What gets me is how some conservatives argue that the better the Wall Street is doing, the better America does. That simply isn’t true. If you are lucky enough to have the money to buy stocks right now, yes, you are doing well. But millions of American’s don’t and are choosing to keep a roof over their families, get their family food, or give them health insurance. Fortunately last month, according to this CPI, most families were able to do all three.

The truth is some people are better than others determining which stocks are worth your money. Anyone who tells you they know exactly what will happen in the future is lying. There were people who knew the financial crisis was coming, but even those people couldn’t say when. As the market has been fluctuating since Washington bailed it out, it is important to remember to learn the game before you play, to do your homework and then place your bets carefully.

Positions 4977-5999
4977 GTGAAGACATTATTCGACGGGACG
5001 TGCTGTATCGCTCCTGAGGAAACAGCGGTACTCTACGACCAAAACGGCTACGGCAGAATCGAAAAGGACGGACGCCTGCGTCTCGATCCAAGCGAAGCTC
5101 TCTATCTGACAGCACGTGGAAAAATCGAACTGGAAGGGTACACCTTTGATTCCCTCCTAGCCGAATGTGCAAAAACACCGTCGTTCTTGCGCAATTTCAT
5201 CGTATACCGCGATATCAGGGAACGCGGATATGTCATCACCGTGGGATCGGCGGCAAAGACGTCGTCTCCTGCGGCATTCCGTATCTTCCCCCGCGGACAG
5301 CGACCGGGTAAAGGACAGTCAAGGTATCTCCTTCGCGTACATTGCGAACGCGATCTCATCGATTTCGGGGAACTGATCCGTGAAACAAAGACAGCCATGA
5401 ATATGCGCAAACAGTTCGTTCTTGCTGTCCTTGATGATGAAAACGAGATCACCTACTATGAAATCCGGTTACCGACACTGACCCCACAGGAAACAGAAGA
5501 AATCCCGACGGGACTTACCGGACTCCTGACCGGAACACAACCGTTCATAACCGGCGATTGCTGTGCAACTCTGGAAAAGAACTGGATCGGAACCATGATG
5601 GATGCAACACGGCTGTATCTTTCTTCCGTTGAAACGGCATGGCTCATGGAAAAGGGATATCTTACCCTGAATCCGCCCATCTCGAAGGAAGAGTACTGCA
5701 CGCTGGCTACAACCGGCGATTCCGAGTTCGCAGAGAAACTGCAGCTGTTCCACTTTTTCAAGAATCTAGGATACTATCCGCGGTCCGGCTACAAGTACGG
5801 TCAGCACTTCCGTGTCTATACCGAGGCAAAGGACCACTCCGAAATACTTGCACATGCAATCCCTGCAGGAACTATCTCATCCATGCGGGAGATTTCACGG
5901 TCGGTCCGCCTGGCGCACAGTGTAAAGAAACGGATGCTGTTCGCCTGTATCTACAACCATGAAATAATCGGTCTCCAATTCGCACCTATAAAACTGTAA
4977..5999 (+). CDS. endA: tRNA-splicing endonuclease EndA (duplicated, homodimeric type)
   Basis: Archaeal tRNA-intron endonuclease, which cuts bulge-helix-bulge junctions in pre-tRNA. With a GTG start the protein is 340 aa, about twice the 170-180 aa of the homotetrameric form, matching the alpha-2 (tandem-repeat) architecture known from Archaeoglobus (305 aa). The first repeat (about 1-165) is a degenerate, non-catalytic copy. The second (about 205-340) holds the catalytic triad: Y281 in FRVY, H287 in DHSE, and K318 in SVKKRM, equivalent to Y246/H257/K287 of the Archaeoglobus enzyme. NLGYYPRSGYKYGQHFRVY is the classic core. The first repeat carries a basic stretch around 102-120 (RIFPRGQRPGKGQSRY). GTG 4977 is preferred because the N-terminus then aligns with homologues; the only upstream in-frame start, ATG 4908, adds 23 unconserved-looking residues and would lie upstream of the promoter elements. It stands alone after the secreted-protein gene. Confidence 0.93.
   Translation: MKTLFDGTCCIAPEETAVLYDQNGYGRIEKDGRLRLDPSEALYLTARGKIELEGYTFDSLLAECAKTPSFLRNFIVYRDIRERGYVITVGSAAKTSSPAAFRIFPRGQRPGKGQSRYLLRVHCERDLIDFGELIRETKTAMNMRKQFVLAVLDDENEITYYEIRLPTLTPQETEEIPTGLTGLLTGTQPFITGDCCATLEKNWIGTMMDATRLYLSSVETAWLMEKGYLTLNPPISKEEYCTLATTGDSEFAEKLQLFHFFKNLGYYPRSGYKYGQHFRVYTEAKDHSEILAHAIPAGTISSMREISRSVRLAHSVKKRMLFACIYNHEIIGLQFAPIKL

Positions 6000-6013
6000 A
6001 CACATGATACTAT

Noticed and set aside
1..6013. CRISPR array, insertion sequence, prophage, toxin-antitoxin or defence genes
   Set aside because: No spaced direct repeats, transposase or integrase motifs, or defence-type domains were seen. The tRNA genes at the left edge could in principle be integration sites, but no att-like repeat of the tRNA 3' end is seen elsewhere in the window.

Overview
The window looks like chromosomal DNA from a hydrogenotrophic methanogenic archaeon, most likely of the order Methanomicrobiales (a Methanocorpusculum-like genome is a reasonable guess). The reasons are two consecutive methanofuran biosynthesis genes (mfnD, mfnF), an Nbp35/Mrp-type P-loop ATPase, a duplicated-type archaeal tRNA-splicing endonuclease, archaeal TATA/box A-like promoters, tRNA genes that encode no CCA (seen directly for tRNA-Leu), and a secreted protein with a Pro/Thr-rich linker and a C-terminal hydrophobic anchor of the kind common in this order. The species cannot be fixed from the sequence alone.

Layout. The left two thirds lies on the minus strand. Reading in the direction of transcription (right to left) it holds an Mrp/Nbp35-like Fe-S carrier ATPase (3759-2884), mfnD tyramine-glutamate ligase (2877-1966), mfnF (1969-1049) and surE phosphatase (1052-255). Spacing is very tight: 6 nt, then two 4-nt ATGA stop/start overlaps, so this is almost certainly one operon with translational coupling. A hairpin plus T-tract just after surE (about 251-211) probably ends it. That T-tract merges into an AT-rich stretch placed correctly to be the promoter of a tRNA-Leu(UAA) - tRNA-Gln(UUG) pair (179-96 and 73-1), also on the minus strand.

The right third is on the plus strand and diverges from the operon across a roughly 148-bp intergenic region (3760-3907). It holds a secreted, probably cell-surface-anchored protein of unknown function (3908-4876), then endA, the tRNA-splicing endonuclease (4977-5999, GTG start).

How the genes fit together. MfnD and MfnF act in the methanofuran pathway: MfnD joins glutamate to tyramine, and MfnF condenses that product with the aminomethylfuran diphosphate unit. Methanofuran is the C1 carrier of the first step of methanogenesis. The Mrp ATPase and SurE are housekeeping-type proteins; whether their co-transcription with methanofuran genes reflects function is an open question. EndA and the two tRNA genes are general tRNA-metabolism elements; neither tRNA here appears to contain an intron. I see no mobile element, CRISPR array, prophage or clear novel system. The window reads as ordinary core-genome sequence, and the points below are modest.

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Filed under America, Consumer Price Index, CPI, Economics, economy, Obama, President Obama, Wall Street